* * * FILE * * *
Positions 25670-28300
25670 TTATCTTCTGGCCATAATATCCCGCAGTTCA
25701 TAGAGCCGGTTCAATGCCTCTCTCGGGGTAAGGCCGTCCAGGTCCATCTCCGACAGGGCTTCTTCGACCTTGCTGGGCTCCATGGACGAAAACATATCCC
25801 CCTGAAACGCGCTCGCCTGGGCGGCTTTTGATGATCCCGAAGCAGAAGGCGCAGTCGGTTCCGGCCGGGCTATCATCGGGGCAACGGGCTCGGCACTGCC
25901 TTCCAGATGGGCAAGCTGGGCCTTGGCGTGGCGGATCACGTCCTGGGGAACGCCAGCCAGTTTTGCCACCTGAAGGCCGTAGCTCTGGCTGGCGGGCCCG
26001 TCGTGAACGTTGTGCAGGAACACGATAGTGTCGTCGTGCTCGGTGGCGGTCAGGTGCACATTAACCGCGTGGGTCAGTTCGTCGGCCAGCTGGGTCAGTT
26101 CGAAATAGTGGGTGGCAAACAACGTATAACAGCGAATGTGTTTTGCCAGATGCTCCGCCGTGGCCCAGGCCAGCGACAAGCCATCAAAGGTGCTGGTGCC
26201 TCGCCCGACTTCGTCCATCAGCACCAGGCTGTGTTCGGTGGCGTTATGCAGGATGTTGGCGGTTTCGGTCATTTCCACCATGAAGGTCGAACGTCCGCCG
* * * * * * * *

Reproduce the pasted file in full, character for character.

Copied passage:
Positions 25670-28300
25670 TTATCTTCTGGCCATAATATCCCGCAGTTCA
25701 TAGAGCCGGTTCAATGCCTCTCTCGGGGTAAGGCCGTCCAGGTCCATCTCCGACAGGGCTTCTTCGACCTTGCTGGGCTCCATGGACGAAAACATATCCC
25801 CCTGAAACGCGCTCGCCTGGGCGGCTTTTGATGATCCCGAAGCAGAAGGCGCAGTCGGTTCCGGCCGGGCTATCATCGGGGCAACGGGCTCGGCACTGCC
25901 TTCCAGATGGGCAAGCTGGGCCTTGGCGTGGCGGATCACGTCCTGGGGAACGCCAGCCAGTTTTGCCACCTGAAGGCCGTAGCTCTGGCTGGCGGGCCCG
26001 TCGTGAACGTTGTGCAGGAACACGATAGTGTCGTCGTGCTCGGTGGCGGTCAGGTGCACATTAACCGCGTGGGTCAGTTCGTCGGCCAGCTGGGTCAGTT
26101 CGAAATAGTGGGTGGCAAACAACGTATAACAGCGAATGTGTTTTGCCAGATGCTCCGCCGTGGCCCAGGCCAGCGACAAGCCATCAAAGGTGCTGGTGCC
26201 TCGCCCGACTTCGTCCATCAGCACCAGGCTGTGTTCGGTGGCGTTATGCAGGATGTTGGCGGTTTCGGTCATTTCCACCATGAAGGTCGAACGTCCGCCG